THE HALF DECENT FOOTBALL MAGAZINE

Ray Ranson's consortium ensured Coventry City avoided administration. Neville Hadsley reports

Coventry City have experienced last-gasp escapes plenty of times down the years so, by previous standards, surviving with just over half an hour to spare seemed rather comfortable. But that is how close the club came to extinction in December, when a takeover deal by the SISU consortium – headed by former Manchester City defender Ray Ranson – was finally sealed. Without the deal, administration would have been a certainty and a return to the old Third Division for the first time in more than half a century would have been more than a probability.

While on the field, matters were far from hopeless – the Sky Blues were top of the Championship in the autumn and a 2-0 Carling Cup victory over Manchester United at Old Trafford in September gave some indication of the potential – off the field, the club were in a desperate state. With debts of over £35 million, no ground of their own – the Ricoh Arena is owned by a company that in turn is dominated by the local authority – and no assets to speak of beyond the club’s name and status, it did seem that a rescue would be unlikely. And when the then owners of the club – led by Coventry MP Geoffrey Robinson – imposed a ten-day deadline for either the takeover of the club to be completed or administration (and a ten-point deduction) to kick in, a large number of the Sky Blues Army feared the worst.

However, Ranson came through with 35 minutes to spare and, although he possessed neither white horse nor trusty sword, knightly status was instantly conferred. A promise of money – some £20m – on top of clearing the debts only added to the effect.

Under the old regime, and in the space of 14 years, Coventry City had lost their financial stability, their ground and their top-flight status, which they had maintained for more than 30 years. To a generation of Coventry fans who had known nothing other than top-flight football, it was probably the last of the three that hurt most.

This not being a Disney cartoon, however, the fairytale ending soon gave way to harsh reality. Almost Ranson’s first act was to appeal to all the club’s shareholders to give up their shares. His consortium’s takeover had secured 71 per cent of the shares from the major shareholders, but now he wanted all the smaller shareholders to surrender the remaining shares, or at least a total amounting to 90 per cent. The subtext was, if you love your club, you will give up your part of it.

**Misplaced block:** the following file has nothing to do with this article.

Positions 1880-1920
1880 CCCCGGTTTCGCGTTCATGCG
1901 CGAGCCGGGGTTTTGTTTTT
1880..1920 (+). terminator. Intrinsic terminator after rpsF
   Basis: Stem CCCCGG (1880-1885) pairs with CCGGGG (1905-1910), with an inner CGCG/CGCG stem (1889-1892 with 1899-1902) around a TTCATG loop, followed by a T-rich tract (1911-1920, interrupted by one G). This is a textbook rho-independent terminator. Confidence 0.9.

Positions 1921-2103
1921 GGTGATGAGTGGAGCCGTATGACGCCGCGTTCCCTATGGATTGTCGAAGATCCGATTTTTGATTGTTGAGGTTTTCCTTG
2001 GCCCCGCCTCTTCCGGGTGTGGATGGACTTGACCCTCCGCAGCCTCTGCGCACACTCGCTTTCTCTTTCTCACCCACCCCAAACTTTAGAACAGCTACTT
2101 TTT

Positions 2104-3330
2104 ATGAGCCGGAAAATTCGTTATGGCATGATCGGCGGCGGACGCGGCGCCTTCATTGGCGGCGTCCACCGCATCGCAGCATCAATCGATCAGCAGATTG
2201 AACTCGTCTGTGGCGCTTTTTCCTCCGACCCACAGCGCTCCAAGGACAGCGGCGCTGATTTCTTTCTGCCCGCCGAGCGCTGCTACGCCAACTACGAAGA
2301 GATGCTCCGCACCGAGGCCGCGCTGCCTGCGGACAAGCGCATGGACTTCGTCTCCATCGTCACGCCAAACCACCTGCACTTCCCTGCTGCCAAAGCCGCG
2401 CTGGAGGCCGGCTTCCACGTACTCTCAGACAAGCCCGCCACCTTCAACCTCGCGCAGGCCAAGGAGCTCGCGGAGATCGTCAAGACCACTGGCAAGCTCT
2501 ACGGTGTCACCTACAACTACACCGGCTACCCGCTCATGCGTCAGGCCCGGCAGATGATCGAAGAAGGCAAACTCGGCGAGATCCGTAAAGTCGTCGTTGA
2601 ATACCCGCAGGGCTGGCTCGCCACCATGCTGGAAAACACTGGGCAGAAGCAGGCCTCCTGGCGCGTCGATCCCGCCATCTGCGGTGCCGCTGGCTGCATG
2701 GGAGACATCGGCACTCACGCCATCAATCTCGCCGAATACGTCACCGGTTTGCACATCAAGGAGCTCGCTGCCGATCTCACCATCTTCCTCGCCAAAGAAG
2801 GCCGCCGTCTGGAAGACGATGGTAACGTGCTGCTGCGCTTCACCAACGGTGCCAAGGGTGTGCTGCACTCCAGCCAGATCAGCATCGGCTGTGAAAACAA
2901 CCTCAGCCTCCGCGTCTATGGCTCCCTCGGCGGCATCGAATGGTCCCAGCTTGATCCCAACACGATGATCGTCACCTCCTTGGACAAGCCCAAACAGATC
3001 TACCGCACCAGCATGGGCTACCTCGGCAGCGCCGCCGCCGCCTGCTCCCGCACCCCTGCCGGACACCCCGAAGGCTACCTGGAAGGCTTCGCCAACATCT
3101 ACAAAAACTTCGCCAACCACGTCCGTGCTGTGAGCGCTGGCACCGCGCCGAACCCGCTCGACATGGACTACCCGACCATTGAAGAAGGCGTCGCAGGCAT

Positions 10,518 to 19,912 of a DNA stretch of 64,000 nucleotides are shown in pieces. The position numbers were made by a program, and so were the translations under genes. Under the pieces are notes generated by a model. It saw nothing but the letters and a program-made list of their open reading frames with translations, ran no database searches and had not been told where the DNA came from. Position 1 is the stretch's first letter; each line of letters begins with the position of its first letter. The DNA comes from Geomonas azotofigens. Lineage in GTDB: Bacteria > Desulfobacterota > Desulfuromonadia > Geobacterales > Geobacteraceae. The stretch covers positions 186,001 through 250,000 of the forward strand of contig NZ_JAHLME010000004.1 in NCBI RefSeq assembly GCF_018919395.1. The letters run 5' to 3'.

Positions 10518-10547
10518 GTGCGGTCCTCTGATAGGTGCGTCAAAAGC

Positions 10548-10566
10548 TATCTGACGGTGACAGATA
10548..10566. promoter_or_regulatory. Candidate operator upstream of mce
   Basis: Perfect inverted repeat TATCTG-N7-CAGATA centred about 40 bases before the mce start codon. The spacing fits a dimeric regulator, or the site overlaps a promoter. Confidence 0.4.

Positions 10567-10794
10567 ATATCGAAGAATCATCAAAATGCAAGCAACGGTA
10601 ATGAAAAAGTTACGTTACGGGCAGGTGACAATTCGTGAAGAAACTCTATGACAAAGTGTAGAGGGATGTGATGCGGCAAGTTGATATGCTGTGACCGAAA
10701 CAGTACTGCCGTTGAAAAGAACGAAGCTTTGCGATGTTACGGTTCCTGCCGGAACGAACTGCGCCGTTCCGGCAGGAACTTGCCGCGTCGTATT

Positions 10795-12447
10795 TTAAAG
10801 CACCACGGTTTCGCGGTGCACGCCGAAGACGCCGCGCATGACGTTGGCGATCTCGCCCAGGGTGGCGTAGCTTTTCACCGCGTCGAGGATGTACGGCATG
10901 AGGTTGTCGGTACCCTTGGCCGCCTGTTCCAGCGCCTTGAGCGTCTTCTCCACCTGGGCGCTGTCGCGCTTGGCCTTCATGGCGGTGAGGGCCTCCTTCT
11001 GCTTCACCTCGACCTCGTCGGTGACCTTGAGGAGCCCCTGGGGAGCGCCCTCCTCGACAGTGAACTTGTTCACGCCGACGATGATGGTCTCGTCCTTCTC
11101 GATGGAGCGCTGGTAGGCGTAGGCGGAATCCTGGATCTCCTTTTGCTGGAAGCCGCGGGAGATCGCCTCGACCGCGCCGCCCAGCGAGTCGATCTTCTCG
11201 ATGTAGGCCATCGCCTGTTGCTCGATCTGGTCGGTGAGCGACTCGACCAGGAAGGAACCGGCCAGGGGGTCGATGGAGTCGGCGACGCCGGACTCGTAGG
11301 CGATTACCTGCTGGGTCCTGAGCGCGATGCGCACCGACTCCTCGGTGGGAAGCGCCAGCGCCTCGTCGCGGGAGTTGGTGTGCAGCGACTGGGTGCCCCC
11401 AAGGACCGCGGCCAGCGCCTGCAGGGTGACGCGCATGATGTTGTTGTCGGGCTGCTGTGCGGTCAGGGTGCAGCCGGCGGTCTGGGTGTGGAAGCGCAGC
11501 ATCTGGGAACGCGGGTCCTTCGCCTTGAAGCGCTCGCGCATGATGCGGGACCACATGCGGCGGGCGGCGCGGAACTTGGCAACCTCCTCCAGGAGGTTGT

I am a small shareholder myself. I have one share (out of 55,000-odd) and I bought it for more than £100 quite a few years ago in order to be able to attend AGMs and receive the club’s accounts. The money doesn’t really bother me, but the sacrifice seems so unnecessary – a 71 per cent holding is sufficient to have total control – that I refused.

I had lots of correspondence from the club. First, a formal offer of 0.0001p for my share, then a letter from the outgoing chairman that managed to be both slightly pleading and faintly threatening. “If we do not reach the 90 per cent, the future is bleak,” it said.

Another letter followed. Then Jimmy Hill, who, as manager, took Coventry from the Third Division to the First, announced that he had changed his mind and was prepared to give up his small number of shares. I remain unconvinced. The club is part of me, and my share is part of that whole connection. Also, as virtually all of the remaining shareholders are supporters, I think that to junk that connection for total control (rather than the effective control already achieved) seems a backward step.

On January 9, I got yet another letter telling me that the new owners were 6.7 per cent short of 90 per cent and that the deadline had been extended to April. With the euphoria of another cup success – the 4-1 FA Cup defeat of Blackburn – the club’s prospects look brighter than at any time since the needless dismissal of John Sillett in 1990. Some remaining shareholders may feel encouraged to comply, but I doubt it. I suspect my postman will be busy for a few months yet.

From WSC 252 February 2008

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